“That's rich, coming from you,” he said. “I have to call you like what, eight times before I get a call back? You know how humiliating that is? Your roommate probably thinks I’m a stalker. I was just giving you a taste of your own medicine.”

“Who’s the mature one now?” she said in her best impression of Seinfeld.

“Wait,” he said, a smile growing on his face. “Are you jealous?”

“Jealous? Of my mom? My middle-aged mom?” she taunted.

“Your mom’s hot. I would do her,” he said with a smirk, spreading his arms as if to welcome a counterattack.

“Go ahead,” she said. “I’m fucking someone else anyway.”

“What?” The blood drained from his face and he froze like an animal about to be slaughtered.

“I said I'm fucking someone else! Lots of someone elses!” she screamed. “I probably have “all kinds of gonorrhea” from all the fucking I'm doing.” 

“You’re -- you're just saying that,” he said, shaking his head. He pulled out a piece of paper from his back pocket. It was an acceptance letter to her school. He had wanted to tell her in person. He was afraid he would give it away on the phone. It was the reason he hadn’t called her back.

“I'm not. I think we should break up,” she said. “I'm too young to be tied down. I want to see the world and meet new people. I want to be free.” 

He crumpled the piece of paper in his fist. The thought had never occurred to him that they could break up. He thought he would join her at college in September and move in together. Play house. Get married after graduation and buy a real house. Kids, weddings, funerals, the whole nine.

He stood with a stoic look on his face while his insides imploded. She started crying. Strangers walked by the scene, some oblivious, others acutely aware of the human anguish that was unfolding in front of them. Andy lost all power of speech, and could not bring himself to comfort his erstwhile girlfriend. He just walked away. It took all his mental energy not to cry. Andy promised himself he would not cry.

Andy was surprised to find himself crying. He wiped his face on his sleeve and scanned the area. He was standing next to a shelf of video game consoles. A little boy wearing a Mario costume stared up at him. 

He found her again. This time she was over by the wireless speakers. He resolved that he would go to her. He would tell her what he never said all those years ago. He would...apologize. He would wish her well and he would leave with his head held high.

She had aged, that was for sure. But age had only served to frame her vitality. She knew herself better now, knew what makeup to use, how to cut and style her hair to the best of its potential. Her cheeks, formerly round and rosy, were now angular and foreign. She wore clothes that were appropriate for her age and bohemian temperament. She looked exactly like her mother did at that age.

He practiced some lines in his head. For a brief moment his confidence waned. He stopped and pretended to look through a bin of identical flash drives. Then he exhaled, made up his mind and tapped her on the shoulder.

"Excuse me --"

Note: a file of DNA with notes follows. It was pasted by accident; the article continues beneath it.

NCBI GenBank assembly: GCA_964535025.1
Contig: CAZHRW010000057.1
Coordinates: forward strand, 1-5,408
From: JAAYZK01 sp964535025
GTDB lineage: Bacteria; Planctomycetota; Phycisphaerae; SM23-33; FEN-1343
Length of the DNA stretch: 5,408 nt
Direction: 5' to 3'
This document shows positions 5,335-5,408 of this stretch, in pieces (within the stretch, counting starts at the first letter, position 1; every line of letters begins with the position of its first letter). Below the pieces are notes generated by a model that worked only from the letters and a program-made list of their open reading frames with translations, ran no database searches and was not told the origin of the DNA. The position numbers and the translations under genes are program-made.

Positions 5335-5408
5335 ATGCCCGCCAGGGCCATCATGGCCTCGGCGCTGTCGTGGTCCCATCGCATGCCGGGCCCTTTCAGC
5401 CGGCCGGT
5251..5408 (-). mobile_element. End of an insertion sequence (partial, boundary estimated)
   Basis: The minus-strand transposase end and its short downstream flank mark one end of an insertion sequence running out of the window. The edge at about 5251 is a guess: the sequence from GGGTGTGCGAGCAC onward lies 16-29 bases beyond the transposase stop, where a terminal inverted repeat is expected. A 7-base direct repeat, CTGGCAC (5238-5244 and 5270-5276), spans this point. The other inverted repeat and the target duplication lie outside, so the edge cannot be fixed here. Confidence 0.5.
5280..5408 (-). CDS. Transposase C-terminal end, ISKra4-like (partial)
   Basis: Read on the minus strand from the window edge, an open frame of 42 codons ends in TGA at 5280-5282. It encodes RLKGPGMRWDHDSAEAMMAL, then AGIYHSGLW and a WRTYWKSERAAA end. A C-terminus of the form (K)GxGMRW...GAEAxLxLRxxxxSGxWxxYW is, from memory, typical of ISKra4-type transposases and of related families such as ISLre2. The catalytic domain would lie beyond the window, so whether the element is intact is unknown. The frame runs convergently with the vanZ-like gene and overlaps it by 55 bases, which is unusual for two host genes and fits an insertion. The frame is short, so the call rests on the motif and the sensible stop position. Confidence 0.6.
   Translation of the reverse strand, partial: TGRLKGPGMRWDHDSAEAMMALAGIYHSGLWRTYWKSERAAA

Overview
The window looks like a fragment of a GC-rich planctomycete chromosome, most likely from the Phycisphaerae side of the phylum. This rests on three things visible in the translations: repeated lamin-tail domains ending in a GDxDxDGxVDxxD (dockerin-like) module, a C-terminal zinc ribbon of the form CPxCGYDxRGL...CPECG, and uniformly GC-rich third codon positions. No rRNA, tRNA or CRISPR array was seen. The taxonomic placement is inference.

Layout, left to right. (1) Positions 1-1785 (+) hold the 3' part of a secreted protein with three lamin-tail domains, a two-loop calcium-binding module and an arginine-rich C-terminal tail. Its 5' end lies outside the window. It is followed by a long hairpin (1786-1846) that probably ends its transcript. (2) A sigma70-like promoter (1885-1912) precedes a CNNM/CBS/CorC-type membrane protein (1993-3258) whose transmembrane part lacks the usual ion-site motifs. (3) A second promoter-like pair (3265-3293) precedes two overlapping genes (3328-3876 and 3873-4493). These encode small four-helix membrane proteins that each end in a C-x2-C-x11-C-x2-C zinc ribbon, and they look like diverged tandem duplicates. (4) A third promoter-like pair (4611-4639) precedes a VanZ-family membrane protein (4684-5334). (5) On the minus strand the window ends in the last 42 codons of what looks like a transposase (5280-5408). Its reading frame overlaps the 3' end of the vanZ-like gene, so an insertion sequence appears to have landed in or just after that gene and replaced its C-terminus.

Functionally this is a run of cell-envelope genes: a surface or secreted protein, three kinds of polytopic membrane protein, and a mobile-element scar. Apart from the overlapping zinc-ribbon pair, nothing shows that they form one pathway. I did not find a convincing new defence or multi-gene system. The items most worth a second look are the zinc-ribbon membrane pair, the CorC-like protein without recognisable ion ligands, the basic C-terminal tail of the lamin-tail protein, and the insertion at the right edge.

"Yes?" She looked up at him and smiled. He hesitated.

"Hi, um ... sorry, never mind."

He walked away swiftly. It wasn't her. Up close, he could see that right away. This doppelgänger was a pale comparison to the original. She was an attractive woman in her own right, but she wasn't the one that matched his memory. He felt like he had dodged something, and this put a big smile on his face. Strangers on the street saw a man bursting with Christmas cheer.

Alone in the elevator though, his thoughts returned to her. Their first kiss was in an elevator. They were just teenagers then, leaving the apartment of a mutual friend. He didn't get on the elevator right away. It was covered in floor-to-ceiling mirrors and he was surreptitiously checking out her backside. "Are you coming or are you just going to hang out in the hallway?" she asked. He ran his hand through his hair to hide a cowlick and got on. As she reached across him to press the floor, he moved ever so slightly away from her. She saw this and moved toward him. They stood with their noses almost touching. She kissed him. Just like that. He was so surprised he didn't have time to close his eyes and saw how the mirrors reflected infinite frames of their embrace. Subsequent first kisses never came close to the magic or locus of that one, with her.

Safely inside his apartment, he put the shopping bags away, opened his laptop and signed into Facebook. First he Googled whether people can see who viewed their profile, just to be sure. Then he typed in her name. Her cover photo was an immaculate beach. She hadn't posted or updated any info since she moved to Bali in 2014. He tried to see if her mom had a profile but couldn’t find her. He opened up Messenger.

Hi, long time no

Funny story, I thought I saw you

I miss

Andy closed his laptop and, after some thought, flung it open again to sign out of his account and delete his browsing history. He wrapped the presents he had bought and placed them under the tree. Quiet as a sugar plumb fairy, he went down the hall to check on his 8-year old son Carter, who was coming out of a dinosaur phase and moving on to superheroes, and his 5 year-old princess Lulu, short for Louisa, who often slept with one leg sticking out of her Little Mermaid blanket. He got himself a glass of water and took a vitamin before taking off his clothes and getting into bed with his warm and unwitting wife. Then he turned off the light and listened to her breathing until he fell asleep.